My system ingeniously give us more colors without having to learn more words for them. No more trying to figure out what “chartreuse” is. And my system can be very subtle, too. Is your brown more yellow than brown? Then it’s a “yown.” Or is your brown more brown that yellow? Then it’s a “brellow.” And what if it has some threads of grey-black running through it? It can be “brellow with grack stripes.” No more dragging little scraggly snippets of fabric to the store for matching. You can just remember that you need a “riolet with globs of orey.”
As a quilt teacher, I find my newly-engineered color vocabulary to be a real time-saver. When one of my students needs a fabric for a block, I don’t have to stop and try ineffectively to describe the color that might work. I can simply say: “Go out into the shop and find a rink with a smudge of grue and a hint of peen.” She’ll know exactly what I am talking about. Well, if she comes back into class, that is. If I hear tires screeching out of the parking lot, I can see that she didn’t quite appreciate the genius of my system.
My personal dream is that, one day, I’ll be able to walk into my local quilt shop, and all the fabrics will be arranged and labeled according to my vision. All the plues will be separate from the blinks; all the whellows labeled differently than the wheys.
Someday, I dream that I will be able to walk into a fabric shop and ask, “Where are your blurples?” and they won’t laugh. They’ll just point out a rack between the bleds and the grues.
I’m confident that eventually my system will catch on, much like the metric system in America. Eskimos will sit around their fires at night and tell stories of how many words we quilters have for different colors. And I will have done my part for quilting history once again.
Excerpt from “Stash Envy and other quilting confessions and adventures.

Meetings will be held from
Every 2nd Saturday afternoon
Volunteers are needed forTwo afternoons a year.

To visit;

And www.picasaweb.google.com

Classes with Jenny Svensson.
Visit my BlogSpot www.chimpsquilts.blogspot.com

To see which classes you would like to attend.
Coming in 2010;
Appliqué Club
Christmas club.Watch out too, for new dolls by Tertia and Jenny.


That I wanted to share with all of you as this is my last Newsletter as editor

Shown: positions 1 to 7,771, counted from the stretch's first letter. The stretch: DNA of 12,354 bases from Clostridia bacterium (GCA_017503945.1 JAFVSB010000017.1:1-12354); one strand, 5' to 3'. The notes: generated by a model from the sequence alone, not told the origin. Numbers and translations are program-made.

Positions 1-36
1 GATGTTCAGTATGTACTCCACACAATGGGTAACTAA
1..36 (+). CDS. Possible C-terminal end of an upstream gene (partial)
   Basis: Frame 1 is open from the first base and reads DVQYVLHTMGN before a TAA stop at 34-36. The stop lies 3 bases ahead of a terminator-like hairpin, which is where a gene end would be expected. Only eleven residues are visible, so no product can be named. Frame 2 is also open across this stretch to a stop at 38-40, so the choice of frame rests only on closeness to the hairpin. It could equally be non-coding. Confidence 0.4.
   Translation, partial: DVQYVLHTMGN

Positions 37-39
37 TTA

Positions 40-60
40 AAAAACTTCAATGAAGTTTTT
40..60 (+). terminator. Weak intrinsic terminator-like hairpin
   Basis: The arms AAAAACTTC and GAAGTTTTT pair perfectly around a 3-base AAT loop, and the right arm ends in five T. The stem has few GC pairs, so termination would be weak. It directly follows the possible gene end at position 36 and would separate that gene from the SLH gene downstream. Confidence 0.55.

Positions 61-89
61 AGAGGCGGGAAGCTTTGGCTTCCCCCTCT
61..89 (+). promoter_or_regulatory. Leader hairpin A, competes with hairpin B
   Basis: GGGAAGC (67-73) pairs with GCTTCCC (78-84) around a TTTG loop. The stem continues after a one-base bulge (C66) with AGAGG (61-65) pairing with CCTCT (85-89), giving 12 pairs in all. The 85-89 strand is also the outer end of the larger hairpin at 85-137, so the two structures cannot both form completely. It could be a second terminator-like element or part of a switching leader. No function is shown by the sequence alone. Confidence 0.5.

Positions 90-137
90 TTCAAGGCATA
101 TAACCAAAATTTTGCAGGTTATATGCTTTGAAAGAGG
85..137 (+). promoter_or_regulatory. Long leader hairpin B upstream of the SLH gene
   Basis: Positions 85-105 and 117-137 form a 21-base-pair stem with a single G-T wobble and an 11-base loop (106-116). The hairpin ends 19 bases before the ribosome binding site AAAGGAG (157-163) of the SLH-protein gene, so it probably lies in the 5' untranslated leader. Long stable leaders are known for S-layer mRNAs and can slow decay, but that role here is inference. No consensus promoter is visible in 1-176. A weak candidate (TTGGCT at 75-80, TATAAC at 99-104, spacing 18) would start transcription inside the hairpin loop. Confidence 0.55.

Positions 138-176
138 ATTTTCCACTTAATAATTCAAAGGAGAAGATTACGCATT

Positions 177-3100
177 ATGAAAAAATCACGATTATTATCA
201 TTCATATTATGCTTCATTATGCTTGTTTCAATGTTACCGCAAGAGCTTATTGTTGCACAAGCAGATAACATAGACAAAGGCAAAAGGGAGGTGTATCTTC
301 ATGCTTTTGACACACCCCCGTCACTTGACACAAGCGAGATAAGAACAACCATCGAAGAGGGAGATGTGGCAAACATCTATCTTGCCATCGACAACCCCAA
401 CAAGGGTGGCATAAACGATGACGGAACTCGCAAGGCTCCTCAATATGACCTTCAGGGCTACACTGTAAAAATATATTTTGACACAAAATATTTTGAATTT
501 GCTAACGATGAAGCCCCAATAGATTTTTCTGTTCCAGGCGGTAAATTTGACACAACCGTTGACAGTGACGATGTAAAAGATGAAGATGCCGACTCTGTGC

Taken from
Old Chinese Wisdom
An elderly Chinese woman had 2 large pots, each hung on the end of a pole.
Which she carried across her neck.

One of the pots had a crack in it while the other was perfect and always delivered a full portion of water.

At the end of the long walk from the stream to the house, the cracked pot arrived only half full.

For two full years this went on daily, with the woman bringing home only one and a half pots of water.

Of course, the perfect pot was proud of its accomplishments.
But the poor cracked pot was ashamed of its own imperfection, and miserable that it could only do half of what it had been made to do.

After 2 years of what it perceived to be bitter failure, it spoke to the woman one day by the stream.

“I am ashamed of myself, because this crack in my side causes water to leak out all the way back to your house.”

The old woman smiled,” Did you notice that there are flowers on your side of the path, but not on the other pot’s side.

That’s because I have always known about your flaw, so I planted flower seeds on your side of the path, and every day while we walked back, you watered them.
For 2 years I have been able to pick these beautiful flowers to decorate the table.”
Without you being just the way you are, there would not be this beauty to grace the house.”
Each of us has our own unique flaw ….

But it’s the cracks and flaws we each have that make our lives together so very interesting and rewarding.
You’ve just got to take each person for what they are and look for the good in them.

To all of the crackpot friends, Have a great day and remember to smell the flowers on your side of the path.Thank you for putting up with the flaws in the last 2 years of newsletters..